Visiting the Source: American Mined™ Montana Sapphires™

Supply Manager Becky Scheffler and Product Manager Kevin Whitmore share their experience visiting the source of the American Mined™ Montana Sapphire™.

Authored by Kevin Whitmore

Last edited: 10/18/2019

One privilege of working in the Rio Grande gemstone department is occasionally visiting one of the mines that supply the treasures we offer for sale. In August 2019, we trekked up to Philipsburg, Montana to see where our Montana Sapphire is mined.

We were hosted by Warren Boyd, of Potentate Mining. Warren gave us a tour of the entire operation. Becky and I were so impressed with how they conduct their business that we want to take you with us on a virtual tour!

The mining site is located in the aptly-named Sapphire Mountain Ranges of Montana, near Philipsburg. Sapphires were first discovered here way back in 1892.

Ruins of mining cabins in the mountains
Pictured here are some the ruins of cabins and offices of the long defunct American Gem Mining Syndicate.

There is a long history of past mining efforts.

A prominent feature of the area is the famous Rock Creek. It is one of Montana's few Blue Ribbon trout streams. And for wade anglers, a better river can't be found. Rock Creek is renowned for its rare bull trout. In addition, the region is filled with plentiful wild flora and fauna including moose, elk, and deer.

Since this is a basically untouched area, Potentate Mining is very careful in their mining practices. Here is a brief overview of how Potentate Mining operates. The original deposit of sapphires began at a high elevation atop the mountain. Over the years the sapphires were carried down slope by movements of mud and earth. Potentate Mining removes the top layer of earth from the underlying bedrock.

This soil is washed to release any rocks found. The rocks are sorted in to three streams:

  • Too large to consider
  • "Just right" sizes
  • Too small to consider

All water used to wash the stones is reclaimed. The process uses three settling pools. The first pool collects the water just used to wash the soil and gravel. This first pool begins the settling phase, where the water begins to clarify. As the water level rises, eventually the cleanest water runs off, travelling to the second settling pool. The sediment in the water continues to settle out, and again the water eventually runs off, this time to the third pool. Water from the third pool is clean enough to wash more gravel and is then pumped back up the hill to the work site. This practice conserves water and eliminates unwanted run-off from the mining site. At the base of the mountain is the much-loved Rock Creek. Potentate Mining is committed to never allowing mining effluent to enter the creek!

On the day we arrived the operation was expanding to include a new water clarifier. This two-story unit is about the length and width of a semi-tractor trailer. Dr. Keith Barron, the principal of Potentate Mining, explained to us that basically, dirty water goes in, and clean water comes out. The clarifier was a huge expense and required a massive effort to transport it to the top of the mountain. Dr. Barron believes this is a smart business expense, as it minimizes the need for water, and is an important part of their efforts at environmental stewardship.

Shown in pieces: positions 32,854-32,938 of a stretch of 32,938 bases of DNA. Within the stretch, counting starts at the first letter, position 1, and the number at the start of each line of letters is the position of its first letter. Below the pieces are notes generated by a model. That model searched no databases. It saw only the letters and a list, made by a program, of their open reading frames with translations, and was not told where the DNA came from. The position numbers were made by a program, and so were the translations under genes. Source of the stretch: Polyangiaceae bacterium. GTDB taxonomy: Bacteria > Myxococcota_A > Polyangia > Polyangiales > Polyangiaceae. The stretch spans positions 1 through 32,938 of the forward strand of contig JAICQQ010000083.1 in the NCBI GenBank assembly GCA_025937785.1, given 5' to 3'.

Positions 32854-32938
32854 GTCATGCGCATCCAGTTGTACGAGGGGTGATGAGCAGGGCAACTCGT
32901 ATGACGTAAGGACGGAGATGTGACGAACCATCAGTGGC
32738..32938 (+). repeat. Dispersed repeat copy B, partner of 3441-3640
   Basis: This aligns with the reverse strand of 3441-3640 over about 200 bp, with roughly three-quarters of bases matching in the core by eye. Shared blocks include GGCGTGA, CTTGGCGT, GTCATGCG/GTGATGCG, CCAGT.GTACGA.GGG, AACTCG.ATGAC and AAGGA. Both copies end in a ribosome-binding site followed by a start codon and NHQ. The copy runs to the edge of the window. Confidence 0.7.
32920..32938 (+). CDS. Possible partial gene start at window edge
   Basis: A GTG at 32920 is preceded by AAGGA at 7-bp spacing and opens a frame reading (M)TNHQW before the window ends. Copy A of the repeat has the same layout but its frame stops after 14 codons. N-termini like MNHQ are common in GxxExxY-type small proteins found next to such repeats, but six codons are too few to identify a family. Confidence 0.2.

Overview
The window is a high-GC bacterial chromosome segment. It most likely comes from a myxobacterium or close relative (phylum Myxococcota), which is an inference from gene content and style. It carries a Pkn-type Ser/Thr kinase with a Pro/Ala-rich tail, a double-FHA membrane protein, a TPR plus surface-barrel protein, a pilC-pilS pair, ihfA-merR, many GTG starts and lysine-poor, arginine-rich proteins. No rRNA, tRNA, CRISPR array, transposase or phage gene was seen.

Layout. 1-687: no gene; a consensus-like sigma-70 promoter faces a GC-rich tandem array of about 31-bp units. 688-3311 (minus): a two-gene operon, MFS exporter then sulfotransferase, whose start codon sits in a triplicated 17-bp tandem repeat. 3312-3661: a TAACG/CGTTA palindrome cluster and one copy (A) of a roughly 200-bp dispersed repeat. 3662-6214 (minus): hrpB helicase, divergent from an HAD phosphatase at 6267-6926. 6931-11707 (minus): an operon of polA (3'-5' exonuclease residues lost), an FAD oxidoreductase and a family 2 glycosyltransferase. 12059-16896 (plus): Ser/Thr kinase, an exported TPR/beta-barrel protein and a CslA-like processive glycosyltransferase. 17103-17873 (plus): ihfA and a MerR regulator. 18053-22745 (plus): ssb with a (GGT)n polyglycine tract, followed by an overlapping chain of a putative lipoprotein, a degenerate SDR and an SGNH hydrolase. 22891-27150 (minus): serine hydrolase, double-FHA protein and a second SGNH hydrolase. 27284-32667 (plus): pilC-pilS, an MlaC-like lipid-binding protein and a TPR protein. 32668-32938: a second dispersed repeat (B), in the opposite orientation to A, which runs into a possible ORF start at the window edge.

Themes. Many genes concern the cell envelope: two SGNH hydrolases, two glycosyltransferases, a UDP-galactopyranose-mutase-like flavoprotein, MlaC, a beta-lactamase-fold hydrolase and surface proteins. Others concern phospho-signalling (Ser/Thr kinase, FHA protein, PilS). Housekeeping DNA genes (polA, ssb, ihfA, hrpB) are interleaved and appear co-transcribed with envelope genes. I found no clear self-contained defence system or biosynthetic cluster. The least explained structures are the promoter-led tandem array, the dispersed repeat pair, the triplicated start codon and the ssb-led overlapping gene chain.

In addition, Potentate Mining has been actively buying adjacent parcels of land. While these lands will likely have more sapphires, the main motivation is to protect the local environment from potentially less-conscious mining efforts.

Let's see the actual equipment used to sort the sapphires out of the gravel.

These photos from Potentate Mining show the sequence of operations. The hopper of unprocessed soil starts on the high ground. The chutes deliver the load to a size-based sorting operation. The correctly sized rocks are delivered to the jigs where mechanical action sorts out the higher density materials that typically contain the sapphire rough.

Hopper moving unprocessed soil
Loading the hopper.
Chutes delivering load for sorting
Down the chutes.
Becky Scheffler standing in front of the chute
Supply Manager Becky Scheffler.
Bin with rough sapphires
This photo from Potentate Mining shows a typical load of rough recovered.
Water clarifier near the mine
Here is a photo of the brand-new water clarifier on its first day of operation. Note the size of the workers under it, and near it. This is a massive piece of equipment and will allow the recycling of water used in the mining of the sapphires.

The remarkable water management demonstrated by Potentate Mining really impressed both Becky and me. And Potentate's environmentalism doesn't stop there. As they finish working an area, the land is remediated. We saw several meadows where mining had previously been done–they were fully integrated back into the natural environment surrounding them.

Cows standing in the middle of a dirt road in the mountains
For Becky and me, the journey off the mountain involved one last traffic jam.

Once the rough is mined, it begins another journey that involves size- and color sorting, heat-enhancement, faceting, and eventually delivery from Rio Grande to your workbench.

It is really a privilege to visit great American miners such as Potentate Mining. We are very pleased to have Rock Creek Montana Sapphires in our American Mined collection of gemstones, and we hope that seeing the source inspires you to use these amazing treasures in your own designs.

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